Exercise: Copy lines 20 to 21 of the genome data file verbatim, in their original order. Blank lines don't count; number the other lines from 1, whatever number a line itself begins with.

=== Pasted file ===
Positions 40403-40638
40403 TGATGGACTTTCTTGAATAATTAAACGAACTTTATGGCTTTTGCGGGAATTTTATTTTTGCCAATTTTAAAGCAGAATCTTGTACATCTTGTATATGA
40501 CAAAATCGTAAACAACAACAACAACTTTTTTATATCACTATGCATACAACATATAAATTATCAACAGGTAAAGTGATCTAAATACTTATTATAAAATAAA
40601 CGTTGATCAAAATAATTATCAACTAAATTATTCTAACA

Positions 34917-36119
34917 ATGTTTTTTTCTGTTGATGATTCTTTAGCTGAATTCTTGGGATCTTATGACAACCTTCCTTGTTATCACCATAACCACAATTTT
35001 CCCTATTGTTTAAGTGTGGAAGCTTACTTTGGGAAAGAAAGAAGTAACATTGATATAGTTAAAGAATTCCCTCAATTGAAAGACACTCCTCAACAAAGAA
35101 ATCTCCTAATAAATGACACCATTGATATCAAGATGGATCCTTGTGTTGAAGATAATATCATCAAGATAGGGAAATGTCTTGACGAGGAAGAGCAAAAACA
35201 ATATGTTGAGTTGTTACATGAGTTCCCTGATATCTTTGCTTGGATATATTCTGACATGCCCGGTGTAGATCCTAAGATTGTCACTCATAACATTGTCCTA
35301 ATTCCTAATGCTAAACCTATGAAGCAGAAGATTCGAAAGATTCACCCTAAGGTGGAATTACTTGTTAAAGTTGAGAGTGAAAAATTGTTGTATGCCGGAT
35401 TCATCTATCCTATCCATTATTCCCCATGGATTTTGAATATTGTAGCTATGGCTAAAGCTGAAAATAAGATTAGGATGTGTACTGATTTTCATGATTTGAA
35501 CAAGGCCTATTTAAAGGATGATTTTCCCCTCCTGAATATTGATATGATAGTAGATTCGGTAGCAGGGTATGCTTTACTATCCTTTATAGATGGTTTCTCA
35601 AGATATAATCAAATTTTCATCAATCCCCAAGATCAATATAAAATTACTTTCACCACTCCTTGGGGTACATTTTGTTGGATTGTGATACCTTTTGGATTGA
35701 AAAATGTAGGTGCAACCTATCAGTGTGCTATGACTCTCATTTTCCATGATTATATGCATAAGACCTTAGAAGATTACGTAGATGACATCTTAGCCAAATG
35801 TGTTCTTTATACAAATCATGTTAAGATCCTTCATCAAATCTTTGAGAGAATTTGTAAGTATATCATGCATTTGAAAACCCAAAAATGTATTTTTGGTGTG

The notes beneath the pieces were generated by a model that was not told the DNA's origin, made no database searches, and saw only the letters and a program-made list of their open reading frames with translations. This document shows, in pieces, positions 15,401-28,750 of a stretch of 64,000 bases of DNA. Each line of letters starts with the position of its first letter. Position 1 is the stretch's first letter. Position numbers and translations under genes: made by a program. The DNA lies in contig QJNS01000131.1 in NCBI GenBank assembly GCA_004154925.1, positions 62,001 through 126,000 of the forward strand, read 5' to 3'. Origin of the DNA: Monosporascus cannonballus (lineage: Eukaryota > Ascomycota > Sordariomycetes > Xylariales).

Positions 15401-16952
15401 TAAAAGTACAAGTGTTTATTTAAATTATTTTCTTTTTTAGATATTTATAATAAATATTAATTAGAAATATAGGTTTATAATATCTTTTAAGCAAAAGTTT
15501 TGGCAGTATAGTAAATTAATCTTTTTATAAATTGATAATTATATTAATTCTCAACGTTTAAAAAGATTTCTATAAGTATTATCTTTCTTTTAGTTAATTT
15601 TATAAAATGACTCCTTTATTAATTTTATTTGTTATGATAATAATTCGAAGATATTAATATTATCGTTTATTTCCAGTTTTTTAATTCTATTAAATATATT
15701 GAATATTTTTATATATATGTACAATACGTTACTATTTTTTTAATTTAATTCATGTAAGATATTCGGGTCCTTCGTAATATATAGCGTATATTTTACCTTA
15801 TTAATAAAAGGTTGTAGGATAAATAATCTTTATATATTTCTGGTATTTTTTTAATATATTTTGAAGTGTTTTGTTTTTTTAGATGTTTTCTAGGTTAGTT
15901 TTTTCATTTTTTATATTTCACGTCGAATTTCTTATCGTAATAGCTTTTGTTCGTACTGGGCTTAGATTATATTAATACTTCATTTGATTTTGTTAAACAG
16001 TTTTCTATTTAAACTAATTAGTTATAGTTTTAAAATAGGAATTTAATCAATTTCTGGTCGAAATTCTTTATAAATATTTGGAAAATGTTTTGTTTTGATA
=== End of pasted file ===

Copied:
15601 TATAAAATGACTCCTTTATTAATTTTATTTGTTATGATAATAATTCGAAGATATTAATATTATCGTTTATTTCCAGTTTTTTAATTCTATTAAATATATT
15701 GAATATTTTTATATATATGTACAATACGTTACTATTTTTTTAATTTAATTCATGTAAGATATTCGGGTCCTTCGTAATATATAGCGTATATTTTACCTTA